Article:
Is Too Much Saturated Fat Bad For Your Liver?

If you have been diagnosed with fatty liver disease, the best available scientific evidence suggests eating a bit less saturated fat will probably help.

But why is this the case and which foods are highest in saturated fat?

Let’s find out!

Sources Of Saturated Fat

  • Beef and other red meat like pork
  • Cheese, and certain cheese heavy dishes
  • Butter
  • High %MF dairy products
  • Ice Cream
  • Processed meat like sausages, ham, hot dogs
  • Chips, cookies, cakes, pastries
  • Pizza

For individuals living with fatty liver disease who are concerned about their saturated fat intake there are many swaps that can be made for the items above to reduce the saturated fat content of one’s diet.

Swapping out some of your red meat for fish, as per above, is an easy step to take.

Using turkey or chicken slices instead of ham or switching to lower fat % (skim) dairy products works too.

As does using olive or avocado oil instead of butter when cooking.

Many foods higher in saturated fat may also have a high glycemic index, this is particularly true for baked goods and anything made from refined white flour.

A higher glycemic index diet could contribute to insulin resistance, which is also problematic for liver health.

I don’t believe that saturated fat causes fatty liver disease, but in those who have a fatty liver already it is likely true that eating too much saturated fat may make it worse.

Let’s find out why. 

Sat Fat & Liver Fat

Now the first strong indicator we have that these types of foods are not helpful for those living with fatty liver disease is that the low saturated fat Mediterranean Diet pattern, which I’ve written about previously here, shows the best potential for those living with fatty liver disease to reduce liver fat accumulation, reduce inflammation and to improve insulin sensitivity.

These are all the things we want in NAFLD, and remember that this style of eating is naturally very low in saturated fat.

In fact, the relationship between saturated fat intake and insulin resistance has been noted in experimental studies from 20+ years back.

From here, let’s take a look at what some of the latest scientific papers have found about the relationship between saturated fat and fatty liver disease.

PLoS Medicine 2016

Found that replacing saturated fat with polyunsaturated fat ( equivalent of swapping beef with fish, let’s say) reduced insulin resistance in multiple human studies.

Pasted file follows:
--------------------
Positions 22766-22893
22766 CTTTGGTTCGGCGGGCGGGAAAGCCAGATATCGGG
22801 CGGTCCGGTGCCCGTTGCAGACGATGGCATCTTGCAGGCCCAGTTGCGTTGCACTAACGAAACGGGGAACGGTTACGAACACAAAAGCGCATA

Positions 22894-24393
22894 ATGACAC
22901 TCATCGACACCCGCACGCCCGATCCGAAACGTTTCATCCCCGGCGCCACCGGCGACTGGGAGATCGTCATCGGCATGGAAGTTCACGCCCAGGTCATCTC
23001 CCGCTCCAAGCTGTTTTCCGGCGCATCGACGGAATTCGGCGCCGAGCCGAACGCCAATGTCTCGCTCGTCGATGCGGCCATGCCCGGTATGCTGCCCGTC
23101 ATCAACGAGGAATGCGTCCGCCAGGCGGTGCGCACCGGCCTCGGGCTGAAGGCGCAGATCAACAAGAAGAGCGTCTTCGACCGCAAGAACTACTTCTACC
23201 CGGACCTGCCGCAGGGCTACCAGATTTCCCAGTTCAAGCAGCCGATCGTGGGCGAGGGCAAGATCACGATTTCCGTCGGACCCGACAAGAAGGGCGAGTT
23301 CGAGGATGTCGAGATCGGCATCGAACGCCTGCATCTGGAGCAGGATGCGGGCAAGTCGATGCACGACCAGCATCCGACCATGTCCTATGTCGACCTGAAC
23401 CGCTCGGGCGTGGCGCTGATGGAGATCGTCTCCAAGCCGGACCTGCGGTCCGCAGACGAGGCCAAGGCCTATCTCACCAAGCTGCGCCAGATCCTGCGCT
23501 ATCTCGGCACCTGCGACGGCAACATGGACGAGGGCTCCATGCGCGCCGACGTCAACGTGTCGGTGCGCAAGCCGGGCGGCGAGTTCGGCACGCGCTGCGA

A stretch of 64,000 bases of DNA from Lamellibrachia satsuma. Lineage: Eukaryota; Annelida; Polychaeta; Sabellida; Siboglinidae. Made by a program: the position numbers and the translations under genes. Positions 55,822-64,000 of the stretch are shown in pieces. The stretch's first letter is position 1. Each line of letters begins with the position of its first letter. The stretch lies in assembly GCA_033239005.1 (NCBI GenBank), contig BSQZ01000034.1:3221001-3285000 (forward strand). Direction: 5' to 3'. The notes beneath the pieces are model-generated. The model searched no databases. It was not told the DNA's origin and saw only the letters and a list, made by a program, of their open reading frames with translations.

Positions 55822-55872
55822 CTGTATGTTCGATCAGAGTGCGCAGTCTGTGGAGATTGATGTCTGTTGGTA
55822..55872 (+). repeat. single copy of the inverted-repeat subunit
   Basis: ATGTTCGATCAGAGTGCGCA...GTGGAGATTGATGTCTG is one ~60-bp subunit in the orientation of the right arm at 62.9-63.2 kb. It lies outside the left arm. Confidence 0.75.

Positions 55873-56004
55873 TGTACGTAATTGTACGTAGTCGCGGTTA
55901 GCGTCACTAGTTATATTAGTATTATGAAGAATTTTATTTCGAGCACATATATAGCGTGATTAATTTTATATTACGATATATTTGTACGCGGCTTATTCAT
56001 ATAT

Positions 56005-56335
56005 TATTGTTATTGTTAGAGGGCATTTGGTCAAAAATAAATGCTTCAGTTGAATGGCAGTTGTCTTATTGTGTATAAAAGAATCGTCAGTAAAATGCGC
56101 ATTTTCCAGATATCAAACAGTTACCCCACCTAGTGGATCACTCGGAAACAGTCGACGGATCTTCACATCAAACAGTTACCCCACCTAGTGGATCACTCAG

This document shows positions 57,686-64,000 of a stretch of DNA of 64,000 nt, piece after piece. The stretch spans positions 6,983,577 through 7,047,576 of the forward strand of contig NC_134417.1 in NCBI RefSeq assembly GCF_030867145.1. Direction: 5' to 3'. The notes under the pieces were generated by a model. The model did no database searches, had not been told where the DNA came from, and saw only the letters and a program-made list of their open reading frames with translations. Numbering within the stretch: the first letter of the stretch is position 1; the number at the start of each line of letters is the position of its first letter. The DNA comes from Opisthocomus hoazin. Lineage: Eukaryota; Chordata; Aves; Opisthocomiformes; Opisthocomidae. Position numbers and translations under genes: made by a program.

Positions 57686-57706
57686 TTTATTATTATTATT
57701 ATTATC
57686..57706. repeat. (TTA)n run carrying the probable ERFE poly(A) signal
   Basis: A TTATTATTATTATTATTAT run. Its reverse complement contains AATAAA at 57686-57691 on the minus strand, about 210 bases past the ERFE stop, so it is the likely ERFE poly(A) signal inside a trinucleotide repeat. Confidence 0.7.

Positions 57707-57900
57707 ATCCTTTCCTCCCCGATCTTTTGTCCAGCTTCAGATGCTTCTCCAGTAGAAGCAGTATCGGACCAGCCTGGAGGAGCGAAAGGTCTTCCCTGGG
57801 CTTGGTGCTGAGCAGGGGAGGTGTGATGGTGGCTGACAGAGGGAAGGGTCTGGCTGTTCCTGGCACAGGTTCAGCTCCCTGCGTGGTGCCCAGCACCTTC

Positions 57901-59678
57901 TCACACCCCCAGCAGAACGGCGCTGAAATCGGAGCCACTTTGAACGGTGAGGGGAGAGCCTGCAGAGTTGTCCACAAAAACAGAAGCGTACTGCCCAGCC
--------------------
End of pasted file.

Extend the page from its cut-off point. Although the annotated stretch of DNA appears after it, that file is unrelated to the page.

Journal Of Endocrinology And Metabolism 2019

Found that, all else equal, saturated fat intake increased liver fat accumulation as compared to different types of dietary fat which prevented accumulation.

Frontiers In Nutrition 2021

A review article which identified saturated fat as one of the biggest dietary risk factors for worsening liver fat accumulation and insulin resistance in NAFLD.

Diabetes Care 2018

An experimental study which found that, when provided as excess calories, saturated fat increased liver fat accumulation by 40% more than other fat types (MUFA).

Nutrients 2016

Found that, in those living with NAFLD, the people who had the highest dietary saturated fat intakes also tended to have higher liver fat content.

 The Mitochondria

The totality of the evidence points strongly towards individuals living with NAFLD to reduce their saturated fat intake to improve their health.

But why is this?

One of the current scientific hypothesis, as explained in this scientific paper, is that saturated fat negatively affects the mitochondria (a component of human cells).

Our mitochondria have a very important role to play in metabolizing fat and so if their function is compromised, one could see how this failed breakdown of fatty acids could then become problematic and theoretically, potentially lead to increased liver fat storage.

It should be noted as well that a relationship also exists between proper (or improper) mitrochondrial function and insulin resistance.

The explanation above is obviously a gross oversimplification, but gives some indication into where current science is headed.

Ready To Fight Back? 

My approach to fighting back against fatty liver disease is rooted in helping people optimize their diet and strategically use supplements supported by good evidence.

If you are living with a fatty liver and are not sure where to turn, I can help.

Reach out via my contact form or call me directly at 647-886-2197 to learn how.

Until next time,

Andy De Santis RD MPH